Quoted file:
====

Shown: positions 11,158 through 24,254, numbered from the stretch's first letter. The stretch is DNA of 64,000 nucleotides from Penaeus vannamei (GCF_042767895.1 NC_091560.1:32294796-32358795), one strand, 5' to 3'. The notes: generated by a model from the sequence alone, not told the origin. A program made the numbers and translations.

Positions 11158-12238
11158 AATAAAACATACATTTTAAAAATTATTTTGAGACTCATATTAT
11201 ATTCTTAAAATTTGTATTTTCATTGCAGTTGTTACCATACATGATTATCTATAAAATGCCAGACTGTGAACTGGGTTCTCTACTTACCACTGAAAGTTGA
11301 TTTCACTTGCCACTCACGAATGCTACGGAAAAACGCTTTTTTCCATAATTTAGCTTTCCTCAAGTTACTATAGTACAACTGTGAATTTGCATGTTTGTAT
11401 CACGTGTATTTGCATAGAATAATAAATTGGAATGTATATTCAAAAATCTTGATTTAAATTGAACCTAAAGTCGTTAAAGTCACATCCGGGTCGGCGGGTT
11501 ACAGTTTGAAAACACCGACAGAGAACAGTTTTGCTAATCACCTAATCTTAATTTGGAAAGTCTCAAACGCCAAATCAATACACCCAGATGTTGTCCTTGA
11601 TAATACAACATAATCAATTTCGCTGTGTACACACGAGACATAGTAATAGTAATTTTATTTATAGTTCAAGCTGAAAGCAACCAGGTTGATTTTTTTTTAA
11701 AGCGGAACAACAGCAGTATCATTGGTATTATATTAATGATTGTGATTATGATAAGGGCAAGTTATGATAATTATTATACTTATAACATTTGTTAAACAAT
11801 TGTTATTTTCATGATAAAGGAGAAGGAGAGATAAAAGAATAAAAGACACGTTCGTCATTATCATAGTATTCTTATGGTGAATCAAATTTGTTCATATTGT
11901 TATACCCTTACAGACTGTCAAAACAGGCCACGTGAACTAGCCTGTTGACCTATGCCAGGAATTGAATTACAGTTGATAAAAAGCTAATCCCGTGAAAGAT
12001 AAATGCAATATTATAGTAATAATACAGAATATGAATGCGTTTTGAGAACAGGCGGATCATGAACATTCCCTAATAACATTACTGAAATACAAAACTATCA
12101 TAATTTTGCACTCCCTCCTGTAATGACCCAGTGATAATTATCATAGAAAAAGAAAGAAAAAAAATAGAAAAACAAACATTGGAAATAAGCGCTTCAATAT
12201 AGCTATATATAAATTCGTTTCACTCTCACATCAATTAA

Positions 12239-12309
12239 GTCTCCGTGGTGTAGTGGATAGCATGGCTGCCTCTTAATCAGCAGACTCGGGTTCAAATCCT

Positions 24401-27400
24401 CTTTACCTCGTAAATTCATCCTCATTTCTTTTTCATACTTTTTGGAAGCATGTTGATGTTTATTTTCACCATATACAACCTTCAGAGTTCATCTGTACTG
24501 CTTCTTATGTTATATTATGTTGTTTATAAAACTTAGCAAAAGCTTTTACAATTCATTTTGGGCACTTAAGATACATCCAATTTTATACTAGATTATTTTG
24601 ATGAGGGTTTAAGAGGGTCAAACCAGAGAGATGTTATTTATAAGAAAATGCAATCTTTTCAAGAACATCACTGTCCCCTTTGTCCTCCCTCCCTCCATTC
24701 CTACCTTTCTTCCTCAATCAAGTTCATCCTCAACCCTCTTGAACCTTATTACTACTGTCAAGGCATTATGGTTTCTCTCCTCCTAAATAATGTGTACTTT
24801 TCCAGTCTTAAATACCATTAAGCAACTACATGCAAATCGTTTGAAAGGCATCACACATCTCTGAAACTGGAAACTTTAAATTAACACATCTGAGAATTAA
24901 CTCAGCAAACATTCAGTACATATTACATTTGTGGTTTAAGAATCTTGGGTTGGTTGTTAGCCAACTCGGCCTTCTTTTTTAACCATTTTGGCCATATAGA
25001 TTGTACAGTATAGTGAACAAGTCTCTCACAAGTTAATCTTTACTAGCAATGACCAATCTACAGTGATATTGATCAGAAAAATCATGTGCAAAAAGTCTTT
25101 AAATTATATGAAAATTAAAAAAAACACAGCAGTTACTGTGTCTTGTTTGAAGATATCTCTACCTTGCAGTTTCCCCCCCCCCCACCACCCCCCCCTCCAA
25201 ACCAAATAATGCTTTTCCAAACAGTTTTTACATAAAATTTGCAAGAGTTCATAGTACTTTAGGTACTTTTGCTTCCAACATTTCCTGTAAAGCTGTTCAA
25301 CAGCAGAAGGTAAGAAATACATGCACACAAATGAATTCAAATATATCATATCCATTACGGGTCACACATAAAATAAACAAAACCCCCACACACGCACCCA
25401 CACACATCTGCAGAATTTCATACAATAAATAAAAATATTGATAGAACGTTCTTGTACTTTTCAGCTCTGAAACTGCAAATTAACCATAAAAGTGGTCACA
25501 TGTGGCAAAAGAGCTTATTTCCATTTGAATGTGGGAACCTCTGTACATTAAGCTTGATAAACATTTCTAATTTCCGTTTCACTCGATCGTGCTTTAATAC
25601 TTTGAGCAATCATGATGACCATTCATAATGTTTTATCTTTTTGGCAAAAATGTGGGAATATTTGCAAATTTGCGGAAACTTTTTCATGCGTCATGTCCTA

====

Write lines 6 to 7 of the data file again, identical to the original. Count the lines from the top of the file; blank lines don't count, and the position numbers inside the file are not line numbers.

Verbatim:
11401 CACGTGTATTTGCATAGAATAATAAATTGGAATGTATATTCAAAAATCTTGATTTAAATTGAACCTAAAGTCGTTAAAGTCACATCCGGGTCGGCGGGTT
11501 ACAGTTTGAAAACACCGACAGAGAACAGTTTTGCTAATCACCTAATCTTAATTTGGAAAGTCTCAAACGCCAAATCAATACACCCAGATGTTGTCCTTGA